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The future of American legal education is, well, in the future.
At least, that's what the American Bar Association is saying for now. The ABA has approved a new Commission on the Future of Legal Education, but the commission will not be effective until August.
Incoming president Hilarie Bass called for the new commission to restructure the ABA's Section of Legal Education and Admissions to the Bar. She said the new entity will be responsible only for non-accreditation-related activities.
"There has been an increasing drum beat, amplified by the Great Recession, about the need for change in our system of legal education," she said in a letter to the ABA's board of governors. "Low bar passage rates, excessive law student debt, the depressed job market for new lawyers, and the lack of value that employers place on the capabilities of recent law graduates are just some of the challenges that need to be addressed."
One Step Back
The Association of American Law Schools is not quite on board with the "future" commission. Daniel B. Rodriguez, chair of the Deans' Steering Committee, asked the ABA board to table discussions about the revamped section.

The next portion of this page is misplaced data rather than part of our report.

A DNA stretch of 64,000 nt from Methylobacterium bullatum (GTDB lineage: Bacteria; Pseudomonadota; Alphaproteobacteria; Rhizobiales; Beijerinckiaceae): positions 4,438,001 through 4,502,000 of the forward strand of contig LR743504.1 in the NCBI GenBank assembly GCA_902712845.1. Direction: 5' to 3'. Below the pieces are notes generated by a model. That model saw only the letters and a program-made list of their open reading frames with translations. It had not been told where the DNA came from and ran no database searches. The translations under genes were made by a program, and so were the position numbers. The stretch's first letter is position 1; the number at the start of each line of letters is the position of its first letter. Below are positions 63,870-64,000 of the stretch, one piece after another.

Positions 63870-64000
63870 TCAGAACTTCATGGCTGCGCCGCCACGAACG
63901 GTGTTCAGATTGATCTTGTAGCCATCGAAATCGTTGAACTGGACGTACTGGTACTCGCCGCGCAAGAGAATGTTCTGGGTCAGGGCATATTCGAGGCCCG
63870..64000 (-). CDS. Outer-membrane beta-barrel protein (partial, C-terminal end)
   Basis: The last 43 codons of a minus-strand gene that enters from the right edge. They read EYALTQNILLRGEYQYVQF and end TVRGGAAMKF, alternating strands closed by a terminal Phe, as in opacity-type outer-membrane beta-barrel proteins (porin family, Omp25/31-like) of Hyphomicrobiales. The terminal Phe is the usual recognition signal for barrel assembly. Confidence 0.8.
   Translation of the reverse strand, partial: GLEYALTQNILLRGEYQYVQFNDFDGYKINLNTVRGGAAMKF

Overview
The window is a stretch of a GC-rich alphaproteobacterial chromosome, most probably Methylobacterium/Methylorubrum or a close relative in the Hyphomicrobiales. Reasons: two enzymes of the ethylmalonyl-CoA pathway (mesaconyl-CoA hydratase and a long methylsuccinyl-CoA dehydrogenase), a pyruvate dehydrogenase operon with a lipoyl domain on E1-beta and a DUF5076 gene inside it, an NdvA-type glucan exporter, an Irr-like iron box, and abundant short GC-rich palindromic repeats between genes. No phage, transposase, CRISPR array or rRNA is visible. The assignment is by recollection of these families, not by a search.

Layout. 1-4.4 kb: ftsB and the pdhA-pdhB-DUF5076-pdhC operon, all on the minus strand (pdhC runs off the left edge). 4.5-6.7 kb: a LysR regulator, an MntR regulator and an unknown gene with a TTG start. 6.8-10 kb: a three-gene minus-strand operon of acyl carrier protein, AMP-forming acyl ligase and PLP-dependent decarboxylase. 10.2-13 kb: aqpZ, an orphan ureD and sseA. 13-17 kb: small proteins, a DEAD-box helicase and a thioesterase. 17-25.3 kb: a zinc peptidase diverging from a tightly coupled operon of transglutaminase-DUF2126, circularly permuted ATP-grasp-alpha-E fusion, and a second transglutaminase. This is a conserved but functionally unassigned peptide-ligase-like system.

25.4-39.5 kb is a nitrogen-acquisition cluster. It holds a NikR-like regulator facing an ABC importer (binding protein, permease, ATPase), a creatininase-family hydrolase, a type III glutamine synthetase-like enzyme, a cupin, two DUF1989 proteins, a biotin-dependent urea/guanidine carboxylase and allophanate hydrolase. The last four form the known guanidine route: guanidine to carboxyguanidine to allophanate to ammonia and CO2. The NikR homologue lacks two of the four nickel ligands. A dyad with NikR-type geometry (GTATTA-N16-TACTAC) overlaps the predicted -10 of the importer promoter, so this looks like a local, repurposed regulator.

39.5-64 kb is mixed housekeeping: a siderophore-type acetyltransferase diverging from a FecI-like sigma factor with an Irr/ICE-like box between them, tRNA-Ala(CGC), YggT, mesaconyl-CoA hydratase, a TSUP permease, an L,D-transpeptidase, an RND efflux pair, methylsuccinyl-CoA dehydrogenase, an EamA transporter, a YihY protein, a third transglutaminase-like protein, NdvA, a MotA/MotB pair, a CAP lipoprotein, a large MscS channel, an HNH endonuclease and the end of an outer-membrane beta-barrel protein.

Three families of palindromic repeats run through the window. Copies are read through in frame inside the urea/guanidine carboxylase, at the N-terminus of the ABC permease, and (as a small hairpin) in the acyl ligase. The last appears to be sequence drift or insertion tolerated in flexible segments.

"We learned of these proposals only yesterday, and we have serious concerns about them," he wrote on Feb. 1, 2017. "Because law schools may be disproportionately affected by the proposed changes, we would like an opportunity for meaningful engagement and consultation so that we can share our ideas, concerns and perspectives."
The proposals include a 10-person commission, staffed by appointees to serve staggered three-year terms. The commission would take over non-accreditation-related conferences, programs, publications and committees in the Section of Legal Education and Admissions. The "admissions" section would continue its work with deans workshops and assistant deans workshops, which deal with accreditation issues.
One Step Forward
If approved, non-accreditation activity funds would go to the new commission after it becomes operational. In the meantime, details are expected to be worked out when the section's council meets in March.
"Since I have already committed to meet with the council in March, we agreed to defer the discussion on the details and logistics regarding the section's roles and responsibilities," Bass said.
She said the new commission is "an important step forward in recognizing the ABA's critical role in speaking out on behalf of the legal profession in connection with the future of legal education."